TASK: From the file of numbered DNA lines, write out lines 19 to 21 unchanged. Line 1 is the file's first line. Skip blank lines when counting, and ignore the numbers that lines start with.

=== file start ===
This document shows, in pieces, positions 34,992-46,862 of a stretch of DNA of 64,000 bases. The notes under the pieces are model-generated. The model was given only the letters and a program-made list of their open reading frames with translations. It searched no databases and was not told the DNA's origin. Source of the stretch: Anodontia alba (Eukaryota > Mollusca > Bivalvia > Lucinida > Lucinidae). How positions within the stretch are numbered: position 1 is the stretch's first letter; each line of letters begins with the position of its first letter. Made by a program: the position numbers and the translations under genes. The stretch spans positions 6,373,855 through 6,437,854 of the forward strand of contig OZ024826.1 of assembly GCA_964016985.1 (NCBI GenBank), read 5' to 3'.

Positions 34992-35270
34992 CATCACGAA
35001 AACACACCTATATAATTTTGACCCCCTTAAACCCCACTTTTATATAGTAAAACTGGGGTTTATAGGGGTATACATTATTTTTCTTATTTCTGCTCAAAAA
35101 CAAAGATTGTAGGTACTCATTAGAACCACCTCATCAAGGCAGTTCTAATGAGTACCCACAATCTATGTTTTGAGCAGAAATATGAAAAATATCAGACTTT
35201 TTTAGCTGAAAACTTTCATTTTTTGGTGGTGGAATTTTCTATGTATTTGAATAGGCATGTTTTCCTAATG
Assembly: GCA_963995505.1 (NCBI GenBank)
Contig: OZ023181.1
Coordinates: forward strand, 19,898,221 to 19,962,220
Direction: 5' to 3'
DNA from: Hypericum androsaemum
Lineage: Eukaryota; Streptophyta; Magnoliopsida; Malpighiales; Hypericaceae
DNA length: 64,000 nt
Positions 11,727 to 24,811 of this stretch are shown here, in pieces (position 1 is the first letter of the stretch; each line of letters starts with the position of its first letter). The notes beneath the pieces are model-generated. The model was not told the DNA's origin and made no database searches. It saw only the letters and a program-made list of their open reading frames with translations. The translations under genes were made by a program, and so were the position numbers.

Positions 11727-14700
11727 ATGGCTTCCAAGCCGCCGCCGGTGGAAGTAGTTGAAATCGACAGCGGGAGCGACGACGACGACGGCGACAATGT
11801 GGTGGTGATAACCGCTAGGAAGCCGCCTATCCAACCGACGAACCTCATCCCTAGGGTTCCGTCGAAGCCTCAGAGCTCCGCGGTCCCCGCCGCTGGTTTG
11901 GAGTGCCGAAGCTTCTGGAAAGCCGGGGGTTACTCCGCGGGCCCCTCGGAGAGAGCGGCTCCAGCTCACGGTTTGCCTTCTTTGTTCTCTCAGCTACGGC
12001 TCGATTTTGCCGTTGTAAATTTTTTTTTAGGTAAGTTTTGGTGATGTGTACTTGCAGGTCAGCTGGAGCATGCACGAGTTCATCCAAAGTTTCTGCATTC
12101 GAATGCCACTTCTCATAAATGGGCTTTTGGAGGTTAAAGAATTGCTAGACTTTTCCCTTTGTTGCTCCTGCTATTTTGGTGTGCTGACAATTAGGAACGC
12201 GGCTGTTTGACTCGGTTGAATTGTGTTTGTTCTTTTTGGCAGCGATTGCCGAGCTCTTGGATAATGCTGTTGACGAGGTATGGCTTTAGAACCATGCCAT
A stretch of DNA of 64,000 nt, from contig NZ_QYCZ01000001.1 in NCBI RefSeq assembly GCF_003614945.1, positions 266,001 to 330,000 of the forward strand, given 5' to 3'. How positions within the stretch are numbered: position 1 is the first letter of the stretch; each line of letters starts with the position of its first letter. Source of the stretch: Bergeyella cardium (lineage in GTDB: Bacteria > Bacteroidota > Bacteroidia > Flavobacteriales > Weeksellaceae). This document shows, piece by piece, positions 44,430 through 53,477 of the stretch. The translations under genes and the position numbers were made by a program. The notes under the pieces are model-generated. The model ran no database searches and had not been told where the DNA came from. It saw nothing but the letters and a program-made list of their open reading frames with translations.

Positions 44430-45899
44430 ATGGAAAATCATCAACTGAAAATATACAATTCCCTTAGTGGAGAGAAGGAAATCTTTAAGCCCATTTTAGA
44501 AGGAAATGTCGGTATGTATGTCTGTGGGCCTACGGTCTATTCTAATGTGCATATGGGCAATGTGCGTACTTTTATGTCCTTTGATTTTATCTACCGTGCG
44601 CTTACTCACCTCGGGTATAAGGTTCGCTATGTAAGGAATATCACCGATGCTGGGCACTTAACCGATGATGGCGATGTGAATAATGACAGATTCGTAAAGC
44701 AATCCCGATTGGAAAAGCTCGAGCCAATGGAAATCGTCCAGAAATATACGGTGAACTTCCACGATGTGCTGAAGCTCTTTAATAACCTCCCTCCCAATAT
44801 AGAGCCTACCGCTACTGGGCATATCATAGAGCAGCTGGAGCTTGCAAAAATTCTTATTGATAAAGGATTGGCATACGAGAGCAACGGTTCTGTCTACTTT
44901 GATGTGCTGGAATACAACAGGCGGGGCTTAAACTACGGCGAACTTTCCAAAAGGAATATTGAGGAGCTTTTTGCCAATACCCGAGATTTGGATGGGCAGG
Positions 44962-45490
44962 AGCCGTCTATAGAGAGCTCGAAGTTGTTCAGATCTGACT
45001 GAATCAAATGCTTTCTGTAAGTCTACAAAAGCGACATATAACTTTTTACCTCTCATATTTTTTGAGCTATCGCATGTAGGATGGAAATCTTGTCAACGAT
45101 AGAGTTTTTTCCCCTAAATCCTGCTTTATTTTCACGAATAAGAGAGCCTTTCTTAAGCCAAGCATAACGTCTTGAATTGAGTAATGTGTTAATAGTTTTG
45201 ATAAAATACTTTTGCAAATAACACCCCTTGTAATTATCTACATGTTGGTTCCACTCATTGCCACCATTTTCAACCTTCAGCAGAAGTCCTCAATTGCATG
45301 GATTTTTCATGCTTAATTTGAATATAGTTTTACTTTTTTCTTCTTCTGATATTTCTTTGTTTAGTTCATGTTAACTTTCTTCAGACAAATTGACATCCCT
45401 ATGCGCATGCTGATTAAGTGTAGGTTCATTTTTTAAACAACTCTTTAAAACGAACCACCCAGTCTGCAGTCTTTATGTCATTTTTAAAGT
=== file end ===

12001 TCGATTTTGCCGTTGTAAATTTTTTTTTAGGTAAGTTTTGGTGATGTGTACTTGCAGGTCAGCTGGAGCATGCACGAGTTCATCCAAAGTTTCTGCATTC
12101 GAATGCCACTTCTCATAAATGGGCTTTTGGAGGTTAAAGAATTGCTAGACTTTTCCCTTTGTTGCTCCTGCTATTTTGGTGTGCTGACAATTAGGAACGC
12201 GGCTGTTTGACTCGGTTGAATTGTGTTTGTTCTTTTTGGCAGCGATTGCCGAGCTCTTGGATAATGCTGTTGACGAGGTATGGCTTTAGAACCATGCCAT